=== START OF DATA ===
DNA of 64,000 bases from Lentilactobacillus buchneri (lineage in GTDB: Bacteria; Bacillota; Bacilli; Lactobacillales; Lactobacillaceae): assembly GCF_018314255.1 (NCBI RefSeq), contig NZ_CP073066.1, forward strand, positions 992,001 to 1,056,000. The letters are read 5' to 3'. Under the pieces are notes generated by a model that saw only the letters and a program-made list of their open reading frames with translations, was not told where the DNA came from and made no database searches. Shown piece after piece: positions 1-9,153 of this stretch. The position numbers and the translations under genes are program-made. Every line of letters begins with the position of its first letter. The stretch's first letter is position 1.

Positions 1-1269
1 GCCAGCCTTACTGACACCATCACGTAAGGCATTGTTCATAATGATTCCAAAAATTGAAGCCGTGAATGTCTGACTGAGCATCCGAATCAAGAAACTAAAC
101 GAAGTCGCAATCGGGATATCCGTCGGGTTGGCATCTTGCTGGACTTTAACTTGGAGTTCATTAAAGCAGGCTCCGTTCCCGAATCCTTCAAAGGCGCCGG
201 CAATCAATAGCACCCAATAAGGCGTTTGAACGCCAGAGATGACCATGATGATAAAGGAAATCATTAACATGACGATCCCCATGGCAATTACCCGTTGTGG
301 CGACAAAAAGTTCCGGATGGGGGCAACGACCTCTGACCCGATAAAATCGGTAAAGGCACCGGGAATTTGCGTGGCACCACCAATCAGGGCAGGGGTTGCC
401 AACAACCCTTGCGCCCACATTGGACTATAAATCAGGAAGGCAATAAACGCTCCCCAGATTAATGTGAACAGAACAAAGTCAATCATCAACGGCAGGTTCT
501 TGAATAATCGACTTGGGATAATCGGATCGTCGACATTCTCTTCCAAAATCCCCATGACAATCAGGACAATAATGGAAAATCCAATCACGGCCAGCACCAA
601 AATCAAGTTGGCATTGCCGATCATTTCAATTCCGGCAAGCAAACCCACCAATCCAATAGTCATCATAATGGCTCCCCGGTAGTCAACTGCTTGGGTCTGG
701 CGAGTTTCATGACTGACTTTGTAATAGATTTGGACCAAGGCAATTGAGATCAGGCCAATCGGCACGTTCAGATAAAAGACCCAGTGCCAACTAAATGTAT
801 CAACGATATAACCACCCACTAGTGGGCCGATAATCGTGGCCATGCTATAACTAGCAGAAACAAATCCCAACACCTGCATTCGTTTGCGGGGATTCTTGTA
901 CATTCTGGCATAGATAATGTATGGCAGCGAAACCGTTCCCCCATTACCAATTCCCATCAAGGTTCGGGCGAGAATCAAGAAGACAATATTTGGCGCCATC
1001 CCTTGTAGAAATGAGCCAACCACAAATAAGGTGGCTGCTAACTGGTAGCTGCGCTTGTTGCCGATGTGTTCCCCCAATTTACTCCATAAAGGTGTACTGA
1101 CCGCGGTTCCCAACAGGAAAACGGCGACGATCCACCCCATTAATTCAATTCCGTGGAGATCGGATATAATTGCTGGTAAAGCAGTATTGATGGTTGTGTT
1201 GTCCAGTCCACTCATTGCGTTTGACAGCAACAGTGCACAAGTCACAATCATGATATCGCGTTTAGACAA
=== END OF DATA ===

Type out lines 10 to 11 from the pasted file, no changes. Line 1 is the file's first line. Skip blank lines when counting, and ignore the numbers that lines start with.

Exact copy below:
701 CGAGTTTCATGACTGACTTTGTAATAGATTTGGACCAAGGCAATTGAGATCAGGCCAATCGGCACGTTCAGATAAAAGACCCAGTGCCAACTAAATGTAT
801 CAACGATATAACCACCCACTAGTGGGCCGATAATCGTGGCCATGCTATAACTAGCAGAAACAAATCCCAACACCTGCATTCGTTTGCGGGGATTCTTGTA